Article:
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International Financial Management 9th edition by Jeff Madura Solution Manual Link full download test bank: Link full download solution manual:

Chapter 2. International Flow of Funds Lecture Outline Balance of Payments Current Account Capital and Financial Accounts

International Trade Flows Distribution of U.S. Exports and Imports U.S. Balance-of-Trade Trend International Trade Issues Events That Increased International Trade Trade Friction

Factors Affecting International Trade Flows Impact of Inflation Impact of National Income Impact of Government Policies Impact of Exchange Rates Interaction of Factors

Correcting a Balance-of-Trade Deficit Why a Weak Home Currency Is Not a Perfect Solution

International Capital Flows Distribution of DFI by U.S. Firms Distribution of DFI in the United States Factors Affecting DFI Factors Affecting International Portfolio Investment Impact of International Capital Flows

Agencies That Facilitate International Flows International Monetary Fund World Bank World Trade Organization International Financial Corporation International Development Association Bank for International Settlements Organization for Economic Cooperation and Development Regional Development Agencies


Chapter 2: International Flow of Funds


How International Trade Affects an MNC’s Value

Chapter Theme This chapter provides an overview of the international environment surrounding MNCs. The chapter is macro-oriented in that it discusses international payments on a country-by-country basis. This macro discussion is useful information for an MNC since the MNC can be affected by changes in a country’s current account and capital account positions.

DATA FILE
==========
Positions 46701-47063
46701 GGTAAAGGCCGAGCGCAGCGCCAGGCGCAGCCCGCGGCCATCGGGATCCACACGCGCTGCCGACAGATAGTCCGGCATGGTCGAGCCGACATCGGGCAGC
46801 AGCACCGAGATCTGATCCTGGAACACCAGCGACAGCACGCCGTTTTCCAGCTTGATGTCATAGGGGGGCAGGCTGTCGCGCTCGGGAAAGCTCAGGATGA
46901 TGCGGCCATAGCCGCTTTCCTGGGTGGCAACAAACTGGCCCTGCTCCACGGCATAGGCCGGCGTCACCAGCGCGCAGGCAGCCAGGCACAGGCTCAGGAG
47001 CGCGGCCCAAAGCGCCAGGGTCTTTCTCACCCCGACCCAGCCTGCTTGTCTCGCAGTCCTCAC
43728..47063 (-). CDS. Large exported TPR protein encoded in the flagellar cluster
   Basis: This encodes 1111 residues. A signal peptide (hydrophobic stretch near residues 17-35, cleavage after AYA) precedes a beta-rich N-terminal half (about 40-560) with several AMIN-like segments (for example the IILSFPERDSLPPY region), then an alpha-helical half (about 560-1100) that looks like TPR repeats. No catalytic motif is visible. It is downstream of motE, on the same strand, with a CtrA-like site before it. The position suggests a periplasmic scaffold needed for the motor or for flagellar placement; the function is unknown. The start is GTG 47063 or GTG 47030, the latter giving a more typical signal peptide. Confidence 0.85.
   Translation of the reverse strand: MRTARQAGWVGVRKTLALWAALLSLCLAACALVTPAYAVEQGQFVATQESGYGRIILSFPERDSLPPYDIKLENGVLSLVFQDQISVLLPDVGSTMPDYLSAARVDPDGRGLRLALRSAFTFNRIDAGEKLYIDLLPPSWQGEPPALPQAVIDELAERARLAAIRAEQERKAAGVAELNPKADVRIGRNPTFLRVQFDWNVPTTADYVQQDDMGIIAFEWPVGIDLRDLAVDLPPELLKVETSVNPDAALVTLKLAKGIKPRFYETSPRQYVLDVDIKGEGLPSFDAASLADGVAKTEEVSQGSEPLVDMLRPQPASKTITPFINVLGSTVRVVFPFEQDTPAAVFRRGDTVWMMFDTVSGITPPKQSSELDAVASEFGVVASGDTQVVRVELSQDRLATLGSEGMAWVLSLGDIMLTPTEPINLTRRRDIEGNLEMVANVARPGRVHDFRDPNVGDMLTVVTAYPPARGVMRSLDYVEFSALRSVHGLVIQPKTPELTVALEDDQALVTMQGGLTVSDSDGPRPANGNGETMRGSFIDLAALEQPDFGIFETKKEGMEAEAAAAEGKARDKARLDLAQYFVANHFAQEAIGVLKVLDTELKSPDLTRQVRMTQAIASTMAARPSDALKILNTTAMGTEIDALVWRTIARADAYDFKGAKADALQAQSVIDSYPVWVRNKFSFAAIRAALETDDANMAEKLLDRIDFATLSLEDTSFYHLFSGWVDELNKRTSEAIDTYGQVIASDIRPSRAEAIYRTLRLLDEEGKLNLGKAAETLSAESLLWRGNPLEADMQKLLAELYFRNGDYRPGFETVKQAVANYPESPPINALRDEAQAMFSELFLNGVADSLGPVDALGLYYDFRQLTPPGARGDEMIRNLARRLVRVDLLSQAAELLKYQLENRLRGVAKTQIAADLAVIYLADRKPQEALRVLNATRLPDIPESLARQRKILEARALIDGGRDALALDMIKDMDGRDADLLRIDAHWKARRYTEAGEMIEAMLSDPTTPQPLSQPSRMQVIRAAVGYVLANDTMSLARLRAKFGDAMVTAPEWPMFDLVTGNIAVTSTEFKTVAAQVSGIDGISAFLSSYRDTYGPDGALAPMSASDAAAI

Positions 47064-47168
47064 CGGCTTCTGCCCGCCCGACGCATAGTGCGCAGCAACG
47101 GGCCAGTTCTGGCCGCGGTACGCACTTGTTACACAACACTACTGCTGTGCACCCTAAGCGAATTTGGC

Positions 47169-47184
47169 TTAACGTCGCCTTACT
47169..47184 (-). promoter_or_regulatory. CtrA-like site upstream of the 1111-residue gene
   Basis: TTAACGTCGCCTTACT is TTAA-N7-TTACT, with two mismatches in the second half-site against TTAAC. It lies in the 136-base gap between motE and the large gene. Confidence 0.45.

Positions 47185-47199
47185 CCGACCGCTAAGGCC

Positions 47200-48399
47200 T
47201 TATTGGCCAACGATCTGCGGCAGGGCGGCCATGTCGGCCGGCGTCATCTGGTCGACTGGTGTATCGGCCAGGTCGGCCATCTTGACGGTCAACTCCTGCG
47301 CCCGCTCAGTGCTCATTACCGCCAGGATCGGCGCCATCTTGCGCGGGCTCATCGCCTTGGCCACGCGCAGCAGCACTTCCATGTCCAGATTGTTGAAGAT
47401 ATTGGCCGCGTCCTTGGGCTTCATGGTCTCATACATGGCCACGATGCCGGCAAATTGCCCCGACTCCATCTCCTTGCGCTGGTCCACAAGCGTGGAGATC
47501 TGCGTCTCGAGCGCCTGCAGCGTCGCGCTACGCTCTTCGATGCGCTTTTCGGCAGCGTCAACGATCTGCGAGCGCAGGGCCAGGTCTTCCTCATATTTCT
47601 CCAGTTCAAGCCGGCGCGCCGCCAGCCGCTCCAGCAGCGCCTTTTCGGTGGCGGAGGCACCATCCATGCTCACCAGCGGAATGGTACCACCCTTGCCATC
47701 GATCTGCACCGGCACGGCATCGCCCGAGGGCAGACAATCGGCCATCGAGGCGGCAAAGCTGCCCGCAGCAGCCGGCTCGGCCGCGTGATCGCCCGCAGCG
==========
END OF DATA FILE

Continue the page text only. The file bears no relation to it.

Topics to Stimulate Class Discussion 1. Is a current account deficit something to worry about? 2. If a government wants to correct a current account deficit, why can’t it simply enforce restrictions on imports? 3. Why don’t exchange rates always adjust to correct current account deficits?

POINT/COUNTER-POINT: Should Trade Restrictions be Used to Influence Human Rights Issues? POINT: Yes. Some countries do not protect human rights in the same manner as the U.S. At times, the U.S. should threaten to restrict U.S. imports from or investment in a country if it does not correct human rights violations. The U.S. should use its large international trade and investment as leverage to ensure that human rights violations do not occur. Other countries with a history of human rights violations are more likely to honor human rights if their economic conditions are threatened. COUNTER-POINT: No. International trade and human rights are two separate issues. International trade should not be used as the weapon to enforce human rights. Firms engaged in international trade should not be penalized by the human rights violations of a government. If the U.S. imposes trade restrictions to enforce human rights, the country will retaliate. Thus, the U.S. firms that export to that foreign country will be adversely affected. By imposing trade sanctions, the U.S. government is indirectly penalizing the MNCs that are attempting to conduct business in specific foreign countries. Trade sanctions cannot solve every difference in the beliefs or morals between the more developed countries and the developing countries. By restricting trade, the U.S. will slow down the economic progress of developing countries. WHO IS CORRECT? Use the Internet to learn more about this issue. Which argument do you support? Offer your own opinion on this issue. ANSWER: There is no perfect solution, but the tradeoff should be recognized. When trade is used as the means to correct human rights problems, those firms that initiated their business in other countries could suffer major losses. These firms may argue that they are mistreated by such restrictions, and that the country of concern will not necessarily improve its human rights record even with the